CARR Title


NOTE: If you arrived at this page without seeing a menu, please click on this link - - to open the entire CARR website in a new window.

The author asserts his right to publish this information in the public interest
No responsibility is taken for consequences resulting from using any information contained herein


If there is any single thing that makes the life of any motorist easier, it is definitely the Global Positioning System. Once a motorist is equipped with a GPS receiver loaded with current maps, he will be able to navigate without even thinking of his route and in most cases, the GPS system will calculate the best and most economical way of getting him to his destination.


All motorists can benefit immensely from having a GPS receiver, especially cab drivers, transport drivers, salesmen and entertainers, who find themselves going to many locations every day. There is nothing more dangerous than a driver juggling a street directory while driving to try and find his way to an address. A good GPS receiver will do the following:

For instance, navigating to the nearest shopping centre or railway station is as easy as pushing a button. Of course, when going to completely unfamiliar places such as interstate towns and cities, a GPS receiver is an extremely valuable tool.

TomTom GPS Receiver
A standalone GPS receiver

To really save a lot of money and grief on the road, a good GPS receiver is indispensable. The investment in one of these marvellous devices will pay for itself over and over again, from the first time you avoid getting a traffic camera infringement and you find a better route without using toll roads. Once you use a GPS receiver for a few days, you will wonder how you ever lived without it. Remember that every GPS receiver with a current map database has every road in Australia in it, so you will never have to buy another map or street directory.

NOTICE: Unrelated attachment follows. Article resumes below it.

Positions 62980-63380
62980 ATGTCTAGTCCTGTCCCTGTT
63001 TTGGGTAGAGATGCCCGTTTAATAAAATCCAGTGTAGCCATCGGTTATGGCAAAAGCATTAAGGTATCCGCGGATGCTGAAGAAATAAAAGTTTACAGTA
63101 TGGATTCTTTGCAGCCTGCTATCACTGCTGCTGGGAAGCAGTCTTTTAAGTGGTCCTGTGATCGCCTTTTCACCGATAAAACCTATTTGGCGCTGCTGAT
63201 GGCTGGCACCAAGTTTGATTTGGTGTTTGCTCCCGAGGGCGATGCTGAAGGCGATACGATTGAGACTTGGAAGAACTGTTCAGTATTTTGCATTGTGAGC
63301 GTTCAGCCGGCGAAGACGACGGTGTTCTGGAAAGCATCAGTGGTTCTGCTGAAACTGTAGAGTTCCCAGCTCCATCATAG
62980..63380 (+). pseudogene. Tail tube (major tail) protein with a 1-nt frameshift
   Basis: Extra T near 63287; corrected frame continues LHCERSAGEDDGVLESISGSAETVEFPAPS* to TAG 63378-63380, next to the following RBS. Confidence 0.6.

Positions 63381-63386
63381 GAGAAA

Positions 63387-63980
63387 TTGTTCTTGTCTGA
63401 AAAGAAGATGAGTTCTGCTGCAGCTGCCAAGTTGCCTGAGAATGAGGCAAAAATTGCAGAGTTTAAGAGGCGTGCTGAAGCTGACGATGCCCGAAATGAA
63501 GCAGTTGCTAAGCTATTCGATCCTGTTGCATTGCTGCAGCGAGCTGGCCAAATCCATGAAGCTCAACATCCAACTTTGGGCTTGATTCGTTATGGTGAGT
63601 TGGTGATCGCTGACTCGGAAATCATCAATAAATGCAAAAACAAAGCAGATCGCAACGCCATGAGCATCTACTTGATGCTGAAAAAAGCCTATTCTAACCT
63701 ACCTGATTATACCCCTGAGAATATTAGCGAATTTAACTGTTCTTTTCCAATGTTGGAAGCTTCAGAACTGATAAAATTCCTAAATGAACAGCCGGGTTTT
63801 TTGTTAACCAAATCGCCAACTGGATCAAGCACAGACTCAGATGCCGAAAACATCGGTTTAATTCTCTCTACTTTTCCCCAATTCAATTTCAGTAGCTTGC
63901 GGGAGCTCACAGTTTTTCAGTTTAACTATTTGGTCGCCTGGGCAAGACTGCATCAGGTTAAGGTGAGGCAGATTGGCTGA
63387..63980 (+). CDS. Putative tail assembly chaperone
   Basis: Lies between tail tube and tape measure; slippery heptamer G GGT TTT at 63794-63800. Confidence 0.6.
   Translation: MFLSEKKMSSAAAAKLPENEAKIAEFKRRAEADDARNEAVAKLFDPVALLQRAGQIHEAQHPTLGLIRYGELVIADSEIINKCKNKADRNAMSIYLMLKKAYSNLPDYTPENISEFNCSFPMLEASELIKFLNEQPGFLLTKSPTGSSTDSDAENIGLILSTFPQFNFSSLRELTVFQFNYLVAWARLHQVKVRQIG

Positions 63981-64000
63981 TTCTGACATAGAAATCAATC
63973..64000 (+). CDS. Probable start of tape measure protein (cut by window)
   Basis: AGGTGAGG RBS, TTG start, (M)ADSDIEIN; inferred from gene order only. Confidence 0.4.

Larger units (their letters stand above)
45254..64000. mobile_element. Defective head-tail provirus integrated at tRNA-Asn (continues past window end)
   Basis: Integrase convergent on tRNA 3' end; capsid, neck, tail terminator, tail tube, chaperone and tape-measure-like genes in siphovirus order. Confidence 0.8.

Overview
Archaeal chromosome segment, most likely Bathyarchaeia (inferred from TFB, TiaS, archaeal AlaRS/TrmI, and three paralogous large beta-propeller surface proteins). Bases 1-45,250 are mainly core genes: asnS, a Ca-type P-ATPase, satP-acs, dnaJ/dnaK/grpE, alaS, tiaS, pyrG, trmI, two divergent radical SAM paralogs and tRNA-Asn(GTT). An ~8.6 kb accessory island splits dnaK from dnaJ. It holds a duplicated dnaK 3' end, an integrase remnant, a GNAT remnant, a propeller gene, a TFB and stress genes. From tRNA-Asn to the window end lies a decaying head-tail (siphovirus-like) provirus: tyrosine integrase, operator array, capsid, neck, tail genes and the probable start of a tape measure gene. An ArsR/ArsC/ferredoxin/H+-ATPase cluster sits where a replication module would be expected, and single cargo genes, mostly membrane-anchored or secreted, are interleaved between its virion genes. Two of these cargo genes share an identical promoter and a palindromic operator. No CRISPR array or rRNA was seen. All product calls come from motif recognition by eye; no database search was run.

The amazingly rapid take-up of smartphones with GPS receivers by the Australian public makes these devices ideal for motoring use, rather than using standalone GPS receivers. Smartphones such as the Apple iPhone, Android series, BlackBerry, Motorola and many more brands allows these devices to be used not just in cars for navigation, but available for use while on foot or when arriving in unfamiliar places.

MetroView GPS on an iPhone 5
MetroView GPS application on an Apple iPhone 5

Car cradles are available for literally every model of smartphone, so motorists can mount them on the dashboards of their cars or stick them to windscreens and use them as a very cheap GPS solution. There are many excellent and inexpensive GPS software products, such as MetroView, TomTom Navigator, Co-Pilot, Navman, Garmin and others. These products all use on-board maps and Points Of Interest databases, so they do not require on-the-go map data downloads, as do Google Maps and Apple Maps applications.

The real beauty of using GPS-enabled smartphones over standalone GPS receivers is that other GPS software can be installed on smartphones and run simultaneously with the GPS navigation software. There are many terrific and often free applications, such as geocaching, topography, aviation navigation, marine navigation, magnetic compasses and much more.


With the massive increase in the use of smartphones, most of which have built-in GPS receivers, many people opt for using Google Maps or Apple Maps. Although mostly current maps are available, there are many disadvantages to using these particular applications for GPS.